Art Center Sarasota’s #postdigitial exhibition explores the pervasive nature of technology today — with a surprisingly hopeful outlook.
| 6:00 a.m. May 24, 2016
Arts + Culture
Humans have an interesting relationship with technology. It’s probably best described as a love/hate dynamic. It’s no new concept that the devices created to connect us have begun to isolate us, and that’s typically the conversation you hear today — one of pushback.
But Art Center Sarasota’s new exhibition, #postdigital, has a different tone. Featuring art all created by artists who’ve incorporated digital technology in some fashion, the three-gallery show explores our technology-saturated culture through the eyes of the participating artists.
We’ve all integrated technology into our lives — perhaps to the point of its use being second nature. How has that affected our artists? What new opportunities does it present?
For curator Dustin Juengel, who organized the show as a collaboration between the Faulhaber Fab Lab and students and professors from Ringling College, New College and IMG, the overall theme of the exhibition is a positive one.
“I wasn’t sure what to expect before the pieces started coming in,” he says. “But I haven’t seen a lot of criticism. The pieces are very playful. Technology is an opportunity, too, but you need to negotiate that relationship to where you’re driving it — and it’s not driving you. If you’re not intimidated by it, there’s a whole landscape of opportunities.”
The work is divided somewhat thematically among the three gallery spaces. The first is the most apparent representation of the relationship between people and technology.
One installation is a color map created from a data algorithm of the artist’s Facebook news feed. It’s located just next to Sarah Valdez’s piece: a mold of a woman’s chest, outfitted with a wearable LED necklace. The interactive piece invites viewers to approach the nude torso (proximity is definitely at play, here), insert your finger into a sensor and see your pulse blinking back at you.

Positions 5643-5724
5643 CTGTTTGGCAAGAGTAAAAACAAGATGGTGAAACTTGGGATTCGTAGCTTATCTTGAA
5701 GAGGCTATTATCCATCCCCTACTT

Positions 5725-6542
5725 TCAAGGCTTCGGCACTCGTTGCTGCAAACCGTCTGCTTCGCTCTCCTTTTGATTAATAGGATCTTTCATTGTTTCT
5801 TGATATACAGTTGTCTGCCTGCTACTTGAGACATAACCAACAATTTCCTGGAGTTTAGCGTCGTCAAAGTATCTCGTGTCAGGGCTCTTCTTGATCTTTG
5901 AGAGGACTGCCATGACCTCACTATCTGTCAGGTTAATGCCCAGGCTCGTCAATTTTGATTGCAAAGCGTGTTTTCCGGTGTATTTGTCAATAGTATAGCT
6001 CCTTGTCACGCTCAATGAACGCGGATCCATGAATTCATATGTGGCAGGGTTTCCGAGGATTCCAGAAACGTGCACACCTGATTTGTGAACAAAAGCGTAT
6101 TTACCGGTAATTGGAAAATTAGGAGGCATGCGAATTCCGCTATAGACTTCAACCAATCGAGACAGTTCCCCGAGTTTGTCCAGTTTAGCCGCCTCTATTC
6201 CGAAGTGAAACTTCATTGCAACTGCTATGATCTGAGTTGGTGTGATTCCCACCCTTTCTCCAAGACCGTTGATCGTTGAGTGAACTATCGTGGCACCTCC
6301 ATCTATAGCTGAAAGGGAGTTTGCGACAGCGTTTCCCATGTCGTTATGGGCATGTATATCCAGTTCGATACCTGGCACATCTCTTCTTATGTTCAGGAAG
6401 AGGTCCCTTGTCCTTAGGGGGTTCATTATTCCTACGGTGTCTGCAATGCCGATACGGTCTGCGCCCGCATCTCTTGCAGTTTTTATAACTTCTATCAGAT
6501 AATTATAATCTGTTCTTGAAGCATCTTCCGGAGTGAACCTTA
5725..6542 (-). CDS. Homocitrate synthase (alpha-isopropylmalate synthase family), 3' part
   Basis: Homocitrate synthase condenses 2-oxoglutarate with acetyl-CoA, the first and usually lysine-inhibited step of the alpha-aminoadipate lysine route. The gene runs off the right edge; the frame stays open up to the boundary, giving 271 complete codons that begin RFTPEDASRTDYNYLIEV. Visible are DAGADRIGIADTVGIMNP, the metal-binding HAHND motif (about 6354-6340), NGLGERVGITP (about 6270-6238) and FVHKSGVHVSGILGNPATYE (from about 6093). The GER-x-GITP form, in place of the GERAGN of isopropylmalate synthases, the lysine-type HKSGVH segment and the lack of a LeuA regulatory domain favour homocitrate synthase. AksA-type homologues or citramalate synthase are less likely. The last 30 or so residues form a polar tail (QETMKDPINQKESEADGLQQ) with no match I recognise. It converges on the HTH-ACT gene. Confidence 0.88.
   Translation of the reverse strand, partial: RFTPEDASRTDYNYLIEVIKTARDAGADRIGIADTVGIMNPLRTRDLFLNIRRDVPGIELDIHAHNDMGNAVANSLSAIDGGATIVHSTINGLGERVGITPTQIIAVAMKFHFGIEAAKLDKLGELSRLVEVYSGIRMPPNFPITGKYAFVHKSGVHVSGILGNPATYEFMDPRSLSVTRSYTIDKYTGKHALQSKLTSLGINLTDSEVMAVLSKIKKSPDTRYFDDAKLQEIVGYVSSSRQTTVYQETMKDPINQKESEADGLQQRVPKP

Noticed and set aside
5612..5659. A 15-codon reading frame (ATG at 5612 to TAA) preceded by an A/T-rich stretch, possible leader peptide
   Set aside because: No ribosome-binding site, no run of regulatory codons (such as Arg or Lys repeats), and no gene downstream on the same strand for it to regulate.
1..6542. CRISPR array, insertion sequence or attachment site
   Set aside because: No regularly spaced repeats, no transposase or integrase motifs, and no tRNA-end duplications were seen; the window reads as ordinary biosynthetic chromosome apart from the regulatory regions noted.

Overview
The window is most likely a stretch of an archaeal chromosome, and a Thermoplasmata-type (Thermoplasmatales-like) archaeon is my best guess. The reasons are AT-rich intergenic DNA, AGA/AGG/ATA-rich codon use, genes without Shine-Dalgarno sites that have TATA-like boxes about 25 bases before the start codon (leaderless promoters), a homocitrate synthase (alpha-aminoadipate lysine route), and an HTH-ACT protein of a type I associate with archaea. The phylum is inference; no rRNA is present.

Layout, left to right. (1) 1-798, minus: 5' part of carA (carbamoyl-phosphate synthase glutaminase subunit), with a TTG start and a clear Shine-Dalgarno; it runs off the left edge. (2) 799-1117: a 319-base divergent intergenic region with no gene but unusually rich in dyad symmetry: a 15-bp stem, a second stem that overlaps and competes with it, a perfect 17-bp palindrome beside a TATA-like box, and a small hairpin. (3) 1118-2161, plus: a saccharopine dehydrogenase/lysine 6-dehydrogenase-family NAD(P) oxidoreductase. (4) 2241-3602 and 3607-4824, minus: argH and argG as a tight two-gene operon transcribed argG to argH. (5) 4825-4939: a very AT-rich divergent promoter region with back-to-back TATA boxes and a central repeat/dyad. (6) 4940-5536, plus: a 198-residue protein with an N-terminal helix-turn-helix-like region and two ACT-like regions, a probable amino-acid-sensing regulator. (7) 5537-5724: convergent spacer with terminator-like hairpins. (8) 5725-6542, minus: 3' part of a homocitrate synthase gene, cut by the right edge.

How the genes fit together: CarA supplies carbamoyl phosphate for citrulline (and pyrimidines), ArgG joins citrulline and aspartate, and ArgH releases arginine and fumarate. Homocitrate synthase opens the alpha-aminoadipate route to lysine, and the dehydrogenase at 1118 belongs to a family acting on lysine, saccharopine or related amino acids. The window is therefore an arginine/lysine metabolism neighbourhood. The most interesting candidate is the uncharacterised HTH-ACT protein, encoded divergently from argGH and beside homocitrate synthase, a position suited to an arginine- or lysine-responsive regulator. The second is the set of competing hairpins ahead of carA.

You can hide behind a Facebook profile. There’s no hiding when your heart is quite literally on your sleeve.
The second gallery features projections by Ringling students in a mix of performance and purely visual pieces. There’s even a section devoted to analog technology.
Lance Ford Jones and Claudia Cumbie-Jones have been creating electronic art for nearly 35 years, and their two pieces are an interesting span of that career. One piece uses video-editing equipment from the ’70s to display a mix of sound, footage and video feedback that they created nearly as long ago. The other is a series of stills from immersive, 360-degree videos, created with a special Go-Pro rig.
“We love that play between digital and analog,” says Cumbie-Jones. “It’s inevitable that there will be backlash against digital technology, because it’s so ubiquitous. I definitely have a love/hate relationship with it, but I think it’s optimistic in general.”
The show, which runs through June 25, is a thought provoking, refreshing look at life in the digital age.
“There’s a lot of discussion about how technology is diminishing our social interactions,” says Juengel. “Here, technology is the reason all these people came together, whether it’s to work, collaborate or even admire.”